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New Legislation Ensures Right to Repair... But Does It Go Far Enough?

Sun Jul 04 2021

UK Government aims to reduce the 1.5 million tonnes of electrical waste produced each year. 

In a leap forward for device empowerment, the UK government has introduced a new set of rules for white goods manufacturers to ensure the longevity of machines.

Last week we talked about a landmark bill in the US that aims to empower consumers and allow them true ownership over their devices. As of 1st July 2021, a new law has come into force in the UK which gives British consumers the ‘right to repair’.

The sting in the tail though is that the law does not cover laptops and smartphones.

However, the ‘built-in obsolescence’ of electronics such as white goods – your washing machines and dishwashers etc, will be tackled directly as manufacturers will now be required to make spare parts of their products available to both consumers and third-party repair firms.

This comes after the growing concern that these electronics were being purposefully built to only last a couple of years and with no access to spare parts to repair and extend the life of the machines, consumers are forced to buy a whole new product.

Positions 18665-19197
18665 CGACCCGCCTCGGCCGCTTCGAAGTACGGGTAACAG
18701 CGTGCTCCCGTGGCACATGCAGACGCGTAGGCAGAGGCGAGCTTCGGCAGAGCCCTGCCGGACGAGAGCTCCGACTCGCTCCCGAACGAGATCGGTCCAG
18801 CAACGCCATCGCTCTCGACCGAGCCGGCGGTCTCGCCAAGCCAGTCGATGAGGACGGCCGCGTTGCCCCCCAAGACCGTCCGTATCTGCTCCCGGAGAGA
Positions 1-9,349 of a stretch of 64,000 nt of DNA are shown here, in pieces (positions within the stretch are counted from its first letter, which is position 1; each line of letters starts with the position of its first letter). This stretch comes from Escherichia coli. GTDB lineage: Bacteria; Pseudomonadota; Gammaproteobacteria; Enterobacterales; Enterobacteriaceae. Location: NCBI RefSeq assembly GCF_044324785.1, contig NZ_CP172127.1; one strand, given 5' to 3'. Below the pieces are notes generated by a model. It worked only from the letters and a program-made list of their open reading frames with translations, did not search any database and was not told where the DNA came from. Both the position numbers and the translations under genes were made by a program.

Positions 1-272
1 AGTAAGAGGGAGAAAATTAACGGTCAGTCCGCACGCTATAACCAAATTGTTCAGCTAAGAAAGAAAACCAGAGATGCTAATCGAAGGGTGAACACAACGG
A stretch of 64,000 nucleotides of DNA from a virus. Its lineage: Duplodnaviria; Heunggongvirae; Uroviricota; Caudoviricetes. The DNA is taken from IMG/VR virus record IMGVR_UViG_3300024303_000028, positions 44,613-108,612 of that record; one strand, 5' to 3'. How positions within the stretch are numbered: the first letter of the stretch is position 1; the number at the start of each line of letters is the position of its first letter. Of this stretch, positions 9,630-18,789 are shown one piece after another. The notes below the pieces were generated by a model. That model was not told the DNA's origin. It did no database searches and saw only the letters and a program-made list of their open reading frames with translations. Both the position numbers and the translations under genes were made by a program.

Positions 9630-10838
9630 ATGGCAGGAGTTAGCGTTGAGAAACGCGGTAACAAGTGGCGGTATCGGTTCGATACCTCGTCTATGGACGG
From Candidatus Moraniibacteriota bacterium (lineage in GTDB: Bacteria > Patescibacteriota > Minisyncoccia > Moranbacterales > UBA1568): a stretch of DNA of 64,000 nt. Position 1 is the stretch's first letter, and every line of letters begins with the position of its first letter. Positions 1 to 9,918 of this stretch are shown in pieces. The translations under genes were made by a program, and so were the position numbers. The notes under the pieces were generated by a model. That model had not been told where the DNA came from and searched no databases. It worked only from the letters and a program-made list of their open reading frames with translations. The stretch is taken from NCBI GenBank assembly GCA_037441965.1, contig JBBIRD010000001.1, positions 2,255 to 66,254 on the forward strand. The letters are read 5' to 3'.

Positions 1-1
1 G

The government expects the new lifespan of products to be extended by 10 years. Not only good for your wallet, but the environment will welcome the change too, as the rule will reduce about 1.5 million tonnes of electrical waste generated each year in the UK.

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Too often electrical items end up in landfill because they are either too costly or difficult to fix, so these new rules requiring manufacturers to make spare parts more widely available are a step in the right direction and should ensure products last longer and help reduce electrical waste

Adam French - Senior Consumer Rights Editor, Which?

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The nitty gritty of the law enforces new rules to manufacturers to ensure that spare parts for their products are available for at least 7 – 10 years (depending on the part), even after the discontinuation of the product.

Microwaves, cookers, tumble dryers and hobs are also not covered under the new law.

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© cloudThing 2021

Sun Jul 04 2021

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